The Audacity of Patriotism

January 22, 2017

“All tyranny needs to gain a foothold is for people of good conscience to…remain silent.” – Thomas Jefferson

As our ‘indivisible’ nation embarks on a new era under Trump, we may actually be as divided as we’ve been since the Civil War. The presidential election process brought out the worst in those from both sides of the political fence. We called each oth names, pointed fingers, and dispised those who believed differently than we did — despite many saying they were simply supporting the lesser of two evils. Someone had to win, and now Donald Trump is our president. Some of us are very upset and scared, some are unsure what to think, and others are gloating. This would be no different if Clinton had emerged as the victor. I voted for Clinton, not as the lesser of two evils, but rather because I thought she was a good candidate. Besides her political experience, we share many of the same values and beliefs. Mostly, she seems to have some compassion for people, which I think is extremely important for a president.

I could go into much greater detail about why I believe Clinton was the better choice, but that isn’t why I’m writing…

Since Trump was elected, many of his supporters are asking the rest of us to give him a chance. “Take it easy,” they suggest. “Get on board and see what he can do,” they recommend. “Whatever happens, it won’t be that bad — just like it wasn’t that bad with Obama,” they insist. “Come on, be patriotic and support your president,” they plead.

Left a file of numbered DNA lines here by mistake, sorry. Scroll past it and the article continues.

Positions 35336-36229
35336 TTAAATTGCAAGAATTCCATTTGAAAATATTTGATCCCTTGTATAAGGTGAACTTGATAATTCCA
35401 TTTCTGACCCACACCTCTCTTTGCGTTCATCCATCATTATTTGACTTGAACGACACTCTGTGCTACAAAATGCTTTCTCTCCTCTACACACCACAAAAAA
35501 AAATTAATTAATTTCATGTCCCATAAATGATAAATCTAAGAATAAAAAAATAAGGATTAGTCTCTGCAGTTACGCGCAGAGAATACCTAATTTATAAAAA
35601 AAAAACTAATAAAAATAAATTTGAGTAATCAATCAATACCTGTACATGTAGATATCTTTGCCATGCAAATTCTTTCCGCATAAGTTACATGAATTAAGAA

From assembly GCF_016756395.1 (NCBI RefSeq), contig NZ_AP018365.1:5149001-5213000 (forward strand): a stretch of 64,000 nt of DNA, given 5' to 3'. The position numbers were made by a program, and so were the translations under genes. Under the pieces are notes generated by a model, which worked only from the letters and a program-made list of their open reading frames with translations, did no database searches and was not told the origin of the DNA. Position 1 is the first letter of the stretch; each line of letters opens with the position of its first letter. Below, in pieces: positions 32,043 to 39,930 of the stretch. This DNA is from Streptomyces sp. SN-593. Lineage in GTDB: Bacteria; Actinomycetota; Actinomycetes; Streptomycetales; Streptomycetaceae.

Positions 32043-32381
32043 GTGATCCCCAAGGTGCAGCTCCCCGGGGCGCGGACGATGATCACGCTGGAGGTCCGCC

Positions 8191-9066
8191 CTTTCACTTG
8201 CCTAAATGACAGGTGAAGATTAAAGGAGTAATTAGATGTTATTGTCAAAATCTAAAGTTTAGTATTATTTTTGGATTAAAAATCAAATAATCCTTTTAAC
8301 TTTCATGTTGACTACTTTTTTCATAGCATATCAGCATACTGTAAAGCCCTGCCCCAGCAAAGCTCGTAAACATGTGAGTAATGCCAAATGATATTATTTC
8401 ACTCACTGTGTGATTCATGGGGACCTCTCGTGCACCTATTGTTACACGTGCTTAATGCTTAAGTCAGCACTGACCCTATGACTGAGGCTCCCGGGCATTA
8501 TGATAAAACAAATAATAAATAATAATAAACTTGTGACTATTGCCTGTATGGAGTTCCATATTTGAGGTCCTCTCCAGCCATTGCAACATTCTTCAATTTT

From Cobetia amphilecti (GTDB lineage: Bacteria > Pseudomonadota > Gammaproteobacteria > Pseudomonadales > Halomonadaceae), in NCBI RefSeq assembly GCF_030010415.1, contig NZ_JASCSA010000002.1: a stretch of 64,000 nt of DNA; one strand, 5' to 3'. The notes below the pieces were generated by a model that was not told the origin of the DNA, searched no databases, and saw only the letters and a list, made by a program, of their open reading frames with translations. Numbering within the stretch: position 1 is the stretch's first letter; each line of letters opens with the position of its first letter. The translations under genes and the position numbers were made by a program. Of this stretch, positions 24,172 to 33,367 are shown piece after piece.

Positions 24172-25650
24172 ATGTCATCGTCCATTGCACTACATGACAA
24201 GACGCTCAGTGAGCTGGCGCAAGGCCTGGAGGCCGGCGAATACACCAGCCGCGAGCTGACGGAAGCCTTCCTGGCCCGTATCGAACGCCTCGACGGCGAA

“Be patriotic…” This is why I’m writing.

What if I said that true patriotism doesn’t mean that we should always be proud of our country. It doesn’t mean that we should always support our leaders. It doesn’t mean that we should always agree to simply try to make the best of the situation in our country. What if I said true patriotism means we should do the exact opposite? A truly patriotic person should question everything that impacts their country. I think our Founding Fathers would agree. Keep in mind that the original Patriots were also known as Rebels and Revolutionaries. Not only did they refuse to make the best of the situation, they declared independence from their country (England), and many died rather than be forced to live under what they felt was unjust rule. I’m not suggesting that anyone should declare independence, start a revolution, or literally fight for their freedom — at least not right now — but when someone tells me that I should support the president because it’s patriotic, I have to speak up.

I understand that we have an election process and that my candidate lost fair and square (or something like that). Like it or not, Donald Trump is in fact my president. However, I will never blindly support him, just as I would never blindly support any president, regardless of their beliefs or political affiliation. I sincerely hope we can get through this term without reversing progress that has been painstakingly made over the past decades and even centuries. I hope we will show compassion for all of the different people who share this nation. Diversity is one of the many things that truly makes America great. I hope people are right when they claim it won’t be “that bad,” and I hope people realize they can act to help make things better. I hope we will protest peacefully and in a way that earns respect from those who believe differently. I hope we will question and debate Trump and his supporters in a respectful way, whether this respect is reciprocated or not. I recall very clearly not liking it when people were hateful to President Obama — and turnabout is not fair play. I hope that Trump is held accountable for his mistakes, and is applauded for any successes. Mostly though, regardless of who we cast our vote for, I hope we will all remember to be truly patriotic. If we do this, the rest should then take care of itself.

Republicans are idiots and Democrats are morons. By my calculations, that makes most of us pretty stupid — and, more importantly, pretty similar.